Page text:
Background and purpose: The importance of stroke risk factors, especially lifestyle associated ones, may differ among different ethnic groups. The purpose of the present study is to elucidate the risk factors for stroke in Seoul, Korea.
Subjects and methods: Three-hundred four stroke patients and 249 age-matched controls were studied. Patients were divided into those with cerebral infarction (CI) and intracerebral hemorrhage (ICH). Using a structured interview, we assessed risk factors for stroke including lifestyle-associated factors: hypertension (HT); diabetes mellitus (DM); cigarette smoking; alcohol drinking; sodium intake; salt taste preference; physical activity and exercise; consumption of vegetables, fat, fish and fruits; body mass index; total body fat; and skinfold thickness of triceps, subscapular, and abdomen. The results were compared between patients and controls, and between CI and ICH.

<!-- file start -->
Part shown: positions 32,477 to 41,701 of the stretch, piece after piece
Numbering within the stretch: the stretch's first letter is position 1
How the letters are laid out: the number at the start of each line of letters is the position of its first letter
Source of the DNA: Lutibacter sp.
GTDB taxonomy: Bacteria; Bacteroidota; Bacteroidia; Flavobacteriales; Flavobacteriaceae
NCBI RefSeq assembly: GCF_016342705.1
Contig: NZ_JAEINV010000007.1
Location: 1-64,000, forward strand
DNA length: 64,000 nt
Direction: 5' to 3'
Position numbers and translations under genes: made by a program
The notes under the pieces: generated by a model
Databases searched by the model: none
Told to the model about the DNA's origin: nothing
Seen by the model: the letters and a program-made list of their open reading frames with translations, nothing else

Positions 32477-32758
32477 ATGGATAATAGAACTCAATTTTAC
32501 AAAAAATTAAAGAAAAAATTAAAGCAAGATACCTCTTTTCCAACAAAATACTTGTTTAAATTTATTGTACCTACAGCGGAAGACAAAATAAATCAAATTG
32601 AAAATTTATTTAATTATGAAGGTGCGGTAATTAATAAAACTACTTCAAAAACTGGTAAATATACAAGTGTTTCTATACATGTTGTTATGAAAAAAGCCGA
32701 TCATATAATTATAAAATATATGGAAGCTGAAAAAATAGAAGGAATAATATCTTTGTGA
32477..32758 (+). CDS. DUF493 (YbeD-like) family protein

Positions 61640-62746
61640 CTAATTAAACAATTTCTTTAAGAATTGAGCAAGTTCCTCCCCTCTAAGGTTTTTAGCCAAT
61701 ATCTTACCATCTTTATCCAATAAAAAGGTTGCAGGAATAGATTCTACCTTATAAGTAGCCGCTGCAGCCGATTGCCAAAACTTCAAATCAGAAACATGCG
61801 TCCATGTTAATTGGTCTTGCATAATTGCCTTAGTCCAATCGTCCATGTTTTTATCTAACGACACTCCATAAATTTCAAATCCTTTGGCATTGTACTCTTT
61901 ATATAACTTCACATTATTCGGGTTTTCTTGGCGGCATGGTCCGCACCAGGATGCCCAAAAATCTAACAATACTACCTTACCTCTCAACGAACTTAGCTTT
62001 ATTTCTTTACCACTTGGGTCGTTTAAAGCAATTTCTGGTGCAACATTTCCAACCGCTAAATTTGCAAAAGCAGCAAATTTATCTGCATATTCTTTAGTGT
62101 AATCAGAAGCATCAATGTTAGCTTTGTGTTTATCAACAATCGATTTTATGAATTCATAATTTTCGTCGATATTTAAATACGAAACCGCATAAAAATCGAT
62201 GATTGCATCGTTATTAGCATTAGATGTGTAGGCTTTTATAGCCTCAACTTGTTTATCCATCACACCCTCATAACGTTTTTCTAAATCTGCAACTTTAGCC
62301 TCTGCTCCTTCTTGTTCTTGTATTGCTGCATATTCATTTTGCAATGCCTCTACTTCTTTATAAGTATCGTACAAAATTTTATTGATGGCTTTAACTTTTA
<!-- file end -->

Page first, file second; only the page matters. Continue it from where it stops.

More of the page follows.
Results: There were 232 CI and 72 ICH. Multivariate logistic regression analyses revealed the following independent risk factors; for CI in men, HT, DM, high sodium intake, low intake of vegetables, and excessive abdominal skinfold thickness; for ICH in men, HT, heavy alcohol drinking, high sodium intake, excessive abdominal skinfold thickness, and low fat consumption; for CI in women, excessive abdominal skinfold thickness, and low fat consumption; for CI in women, HT, high sodium intake, excessive abdominal skinfold thickness, decreased triceps skinfold thickness, and lack of recent physical exercise. On subgroup comparison, DM was found to be a discriminant risk factor favoring CI (v ICH) in women.
Conclusion: Our results showed that in Seoul, Korea, HT is the strongest risk factor for CI and ICH, and high sodium intake, lack of exercise, and central body fat deposition are relatively important factors related to stroke, whereas factors such as cigarette smoking, hypercholesterolemia, and body mass index are not. Low consumption of fat and heavy alcohol drinking appear to be related to the occurrence of ICH. Risk factors for stroke may differ among different ethnic groups and guidelines for stroke prevention should be based on a correct understanding of them.